How do co parents deal with conflicts without affecting their children?

Co-parents need to bring the spousal relationship to an end and remain with only parenting relationship. This means that no parent needs to rely on the other for emotional support, or for the meals, laundry for companionship, for daily updates etc. While feelings of sexual attraction resurface from time to time, acknowledge them as normal but do not act on them.

To help make co-parenting relationship more defined, method of communication should be agreed, when and how to communicate needs to be clearly agreed too. Unannounced visitations and unexplained calls are very damaging and the source of conflicts because the one being visited feels violated in terms of their private space.

Unless in cases where reconciliation is being sought, do not spend time discussing relationship progress with your ex-spouse, the new man or woman in their life or if they are dating and preparing for marriage. While it is natural to get hurt especially if your ex-spouse is getting married, it is healthy to acknowledge that they are not the ones hurting you- it is just that such development makes you begin the journey of grieving the lost relationship all over again and this time to someone else.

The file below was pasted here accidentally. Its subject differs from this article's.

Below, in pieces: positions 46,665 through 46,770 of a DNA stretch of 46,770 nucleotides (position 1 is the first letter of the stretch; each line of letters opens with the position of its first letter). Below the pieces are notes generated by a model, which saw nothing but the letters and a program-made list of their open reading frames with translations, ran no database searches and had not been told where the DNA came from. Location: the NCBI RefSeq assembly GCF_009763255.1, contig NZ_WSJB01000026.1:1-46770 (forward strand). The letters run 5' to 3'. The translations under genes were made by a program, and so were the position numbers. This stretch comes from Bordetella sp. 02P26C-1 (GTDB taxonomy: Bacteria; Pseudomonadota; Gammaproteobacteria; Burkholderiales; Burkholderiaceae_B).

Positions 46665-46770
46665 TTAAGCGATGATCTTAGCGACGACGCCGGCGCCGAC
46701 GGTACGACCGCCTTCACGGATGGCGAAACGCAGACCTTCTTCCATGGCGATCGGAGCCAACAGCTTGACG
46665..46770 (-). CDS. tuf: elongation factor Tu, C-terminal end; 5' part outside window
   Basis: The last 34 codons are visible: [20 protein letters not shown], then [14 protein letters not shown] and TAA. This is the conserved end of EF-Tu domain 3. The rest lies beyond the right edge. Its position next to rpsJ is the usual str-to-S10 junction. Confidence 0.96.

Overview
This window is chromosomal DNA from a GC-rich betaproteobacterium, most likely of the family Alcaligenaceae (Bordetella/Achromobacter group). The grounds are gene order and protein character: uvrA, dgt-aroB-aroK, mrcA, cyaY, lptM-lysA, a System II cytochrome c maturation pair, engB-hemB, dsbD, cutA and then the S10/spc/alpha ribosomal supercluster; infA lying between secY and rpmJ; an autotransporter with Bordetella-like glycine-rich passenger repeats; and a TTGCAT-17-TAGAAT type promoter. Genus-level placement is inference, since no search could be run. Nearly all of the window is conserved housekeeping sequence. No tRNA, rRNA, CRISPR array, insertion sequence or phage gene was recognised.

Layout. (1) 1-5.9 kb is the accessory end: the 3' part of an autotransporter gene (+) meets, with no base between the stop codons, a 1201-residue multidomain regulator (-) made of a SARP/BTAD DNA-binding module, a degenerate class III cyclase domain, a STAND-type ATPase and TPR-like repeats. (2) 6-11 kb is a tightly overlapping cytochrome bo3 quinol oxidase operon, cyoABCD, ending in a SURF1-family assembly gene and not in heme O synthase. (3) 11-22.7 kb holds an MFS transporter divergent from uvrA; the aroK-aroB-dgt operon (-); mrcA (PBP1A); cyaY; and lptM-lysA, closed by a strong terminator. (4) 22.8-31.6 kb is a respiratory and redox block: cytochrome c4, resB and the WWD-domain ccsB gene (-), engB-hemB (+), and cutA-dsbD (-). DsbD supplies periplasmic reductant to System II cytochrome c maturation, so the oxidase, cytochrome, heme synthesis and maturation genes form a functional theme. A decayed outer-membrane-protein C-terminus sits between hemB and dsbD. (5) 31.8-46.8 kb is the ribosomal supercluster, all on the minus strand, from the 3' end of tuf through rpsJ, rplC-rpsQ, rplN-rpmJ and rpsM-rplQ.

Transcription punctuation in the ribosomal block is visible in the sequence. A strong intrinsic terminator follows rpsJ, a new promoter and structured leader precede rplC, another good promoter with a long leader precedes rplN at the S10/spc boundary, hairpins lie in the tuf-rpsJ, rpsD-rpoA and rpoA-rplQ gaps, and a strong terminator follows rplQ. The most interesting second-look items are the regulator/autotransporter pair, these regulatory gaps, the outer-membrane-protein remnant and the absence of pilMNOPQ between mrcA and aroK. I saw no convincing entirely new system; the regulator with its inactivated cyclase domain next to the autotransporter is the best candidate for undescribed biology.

Keep away from gossip that is usually passed by the people around the circles of a co-parent.  This gossip can cause bitterness and resentment and make co-parenting impossible. Make deliberate decision to handle your ex-spouse with respect, when you feel they do not deserve your respect, remind yourself that your children require healthy parents.

How do co-parents support their children to deal with loss?

Co-parents need to grieve their own losses and heal. It is only a healed parent who has capacity to support a child long term. In the initial stages when the co-parents are grieving, it is okay to open the channels of communication where you allow children know that it’s okay to feel bad about the divorce, it’s okay to feel sad, it’s okay to miss the non-resident parent, it’s okay to miss their friends (incase the location has changed) and that from time to time, you too miss your ex-spouse.